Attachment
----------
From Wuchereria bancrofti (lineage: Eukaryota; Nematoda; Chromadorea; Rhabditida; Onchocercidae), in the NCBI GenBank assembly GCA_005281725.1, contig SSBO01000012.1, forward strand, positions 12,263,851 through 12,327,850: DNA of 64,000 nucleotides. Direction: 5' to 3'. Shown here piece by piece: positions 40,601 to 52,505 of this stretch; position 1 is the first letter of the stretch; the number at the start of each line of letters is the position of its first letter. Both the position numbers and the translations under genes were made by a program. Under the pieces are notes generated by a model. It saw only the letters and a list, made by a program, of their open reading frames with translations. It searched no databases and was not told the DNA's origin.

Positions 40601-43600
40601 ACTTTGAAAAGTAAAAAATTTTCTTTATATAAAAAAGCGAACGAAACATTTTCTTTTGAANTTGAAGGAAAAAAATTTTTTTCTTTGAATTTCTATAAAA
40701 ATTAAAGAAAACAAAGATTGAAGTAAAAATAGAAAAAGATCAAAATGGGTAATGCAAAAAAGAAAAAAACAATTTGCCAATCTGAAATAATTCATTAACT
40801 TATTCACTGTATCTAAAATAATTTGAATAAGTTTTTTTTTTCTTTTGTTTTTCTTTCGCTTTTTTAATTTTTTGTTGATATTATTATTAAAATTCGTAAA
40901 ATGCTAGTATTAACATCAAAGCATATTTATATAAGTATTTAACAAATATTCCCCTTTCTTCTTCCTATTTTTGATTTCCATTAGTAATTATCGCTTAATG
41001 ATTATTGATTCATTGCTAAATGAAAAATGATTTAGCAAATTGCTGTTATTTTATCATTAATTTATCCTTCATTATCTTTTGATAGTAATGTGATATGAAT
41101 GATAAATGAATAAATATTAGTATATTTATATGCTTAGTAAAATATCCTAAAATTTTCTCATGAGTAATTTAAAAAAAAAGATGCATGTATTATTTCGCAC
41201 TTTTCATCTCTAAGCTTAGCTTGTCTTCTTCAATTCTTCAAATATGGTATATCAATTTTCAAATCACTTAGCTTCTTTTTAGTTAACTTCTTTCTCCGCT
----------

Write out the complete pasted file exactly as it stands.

From Wuchereria bancrofti (lineage: Eukaryota; Nematoda; Chromadorea; Rhabditida; Onchocercidae), in the NCBI GenBank assembly GCA_005281725.1, contig SSBO01000012.1, forward strand, positions 12,263,851 through 12,327,850: DNA of 64,000 nucleotides. Direction: 5' to 3'. Shown here piece by piece: positions 40,601 to 52,505 of this stretch; position 1 is the first letter of the stretch; the number at the start of each line of letters is the position of its first letter. Both the position numbers and the translations under genes were made by a program. Under the pieces are notes generated by a model. It saw only the letters and a list, made by a program, of their open reading frames with translations. It searched no databases and was not told the DNA's origin.

Positions 40601-43600
40601 ACTTTGAAAAGTAAAAAATTTTCTTTATATAAAAAAGCGAACGAAACATTTTCTTTTGAANTTGAAGGAAAAAAATTTTTTTCTTTGAATTTCTATAAAA
40701 ATTAAAGAAAACAAAGATTGAAGTAAAAATAGAAAAAGATCAAAATGGGTAATGCAAAAAAGAAAAAAACAATTTGCCAATCTGAAATAATTCATTAACT
40801 TATTCACTGTATCTAAAATAATTTGAATAAGTTTTTTTTTTCTTTTGTTTTTCTTTCGCTTTTTTAATTTTTTGTTGATATTATTATTAAAATTCGTAAA
40901 ATGCTAGTATTAACATCAAAGCATATTTATATAAGTATTTAACAAATATTCCCCTTTCTTCTTCCTATTTTTGATTTCCATTAGTAATTATCGCTTAATG
41001 ATTATTGATTCATTGCTAAATGAAAAATGATTTAGCAAATTGCTGTTATTTTATCATTAATTTATCCTTCATTATCTTTTGATAGTAATGTGATATGAAT
41101 GATAAATGAATAAATATTAGTATATTTATATGCTTAGTAAAATATCCTAAAATTTTCTCATGAGTAATTTAAAAAAAAAGATGCATGTATTATTTCGCAC
41201 TTTTCATCTCTAAGCTTAGCTTGTCTTCTTCAATTCTTCAAATATGGTATATCAATTTTCAAATCACTTAGCTTCTTTTTAGTTAACTTCTTTCTCCGCT